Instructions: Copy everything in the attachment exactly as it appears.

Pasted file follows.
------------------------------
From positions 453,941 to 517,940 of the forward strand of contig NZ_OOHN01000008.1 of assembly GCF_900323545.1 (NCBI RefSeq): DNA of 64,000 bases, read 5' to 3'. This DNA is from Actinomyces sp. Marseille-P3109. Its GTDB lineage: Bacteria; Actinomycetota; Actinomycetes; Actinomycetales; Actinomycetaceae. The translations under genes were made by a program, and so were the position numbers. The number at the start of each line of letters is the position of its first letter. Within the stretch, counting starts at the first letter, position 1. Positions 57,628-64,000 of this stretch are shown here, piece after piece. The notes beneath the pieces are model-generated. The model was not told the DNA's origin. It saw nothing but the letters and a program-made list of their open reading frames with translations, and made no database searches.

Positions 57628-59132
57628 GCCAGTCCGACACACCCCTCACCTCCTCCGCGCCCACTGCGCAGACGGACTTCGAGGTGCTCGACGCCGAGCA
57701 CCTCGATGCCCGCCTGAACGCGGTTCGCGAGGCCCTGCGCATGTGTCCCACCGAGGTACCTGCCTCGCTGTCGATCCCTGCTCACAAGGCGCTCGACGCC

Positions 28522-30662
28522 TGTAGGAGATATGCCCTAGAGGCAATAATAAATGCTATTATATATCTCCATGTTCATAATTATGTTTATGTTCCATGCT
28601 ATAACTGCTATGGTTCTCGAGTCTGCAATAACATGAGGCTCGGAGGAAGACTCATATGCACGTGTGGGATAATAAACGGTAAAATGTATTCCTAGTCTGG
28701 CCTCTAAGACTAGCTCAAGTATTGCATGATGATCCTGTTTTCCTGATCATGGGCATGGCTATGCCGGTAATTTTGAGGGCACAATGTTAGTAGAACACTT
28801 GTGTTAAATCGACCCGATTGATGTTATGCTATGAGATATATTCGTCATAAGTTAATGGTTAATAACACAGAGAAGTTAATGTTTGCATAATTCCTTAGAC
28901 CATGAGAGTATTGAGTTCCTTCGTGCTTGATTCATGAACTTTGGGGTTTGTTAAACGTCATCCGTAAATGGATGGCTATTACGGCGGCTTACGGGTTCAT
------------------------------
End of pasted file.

From positions 453,941 to 517,940 of the forward strand of contig NZ_OOHN01000008.1 of assembly GCF_900323545.1 (NCBI RefSeq): DNA of 64,000 bases, read 5' to 3'. This DNA is from Actinomyces sp. Marseille-P3109. Its GTDB lineage: Bacteria; Actinomycetota; Actinomycetes; Actinomycetales; Actinomycetaceae. The translations under genes were made by a program, and so were the position numbers. The number at the start of each line of letters is the position of its first letter. Within the stretch, counting starts at the first letter, position 1. Positions 57,628-64,000 of this stretch are shown here, piece after piece. The notes beneath the pieces are model-generated. The model was not told the DNA's origin. It saw nothing but the letters and a program-made list of their open reading frames with translations, and made no database searches.

Positions 57628-59132
57628 GCCAGTCCGACACACCCCTCACCTCCTCCGCGCCCACTGCGCAGACGGACTTCGAGGTGCTCGACGCCGAGCA
57701 CCTCGATGCCCGCCTGAACGCGGTTCGCGAGGCCCTGCGCATGTGTCCCACCGAGGTACCTGCCTCGCTGTCGATCCCTGCTCACAAGGCGCTCGACGCC

Positions 28522-30662
28522 TGTAGGAGATATGCCCTAGAGGCAATAATAAATGCTATTATATATCTCCATGTTCATAATTATGTTTATGTTCCATGCT
28601 ATAACTGCTATGGTTCTCGAGTCTGCAATAACATGAGGCTCGGAGGAAGACTCATATGCACGTGTGGGATAATAAACGGTAAAATGTATTCCTAGTCTGG
28701 CCTCTAAGACTAGCTCAAGTATTGCATGATGATCCTGTTTTCCTGATCATGGGCATGGCTATGCCGGTAATTTTGAGGGCACAATGTTAGTAGAACACTT
28801 GTGTTAAATCGACCCGATTGATGTTATGCTATGAGATATATTCGTCATAAGTTAATGGTTAATAACACAGAGAAGTTAATGTTTGCATAATTCCTTAGAC
28901 CATGAGAGTATTGAGTTCCTTCGTGCTTGATTCATGAACTTTGGGGTTTGTTAAACGTCATCCGTAAATGGATGGCTATTACGGCGGCTTACGGGTTCAT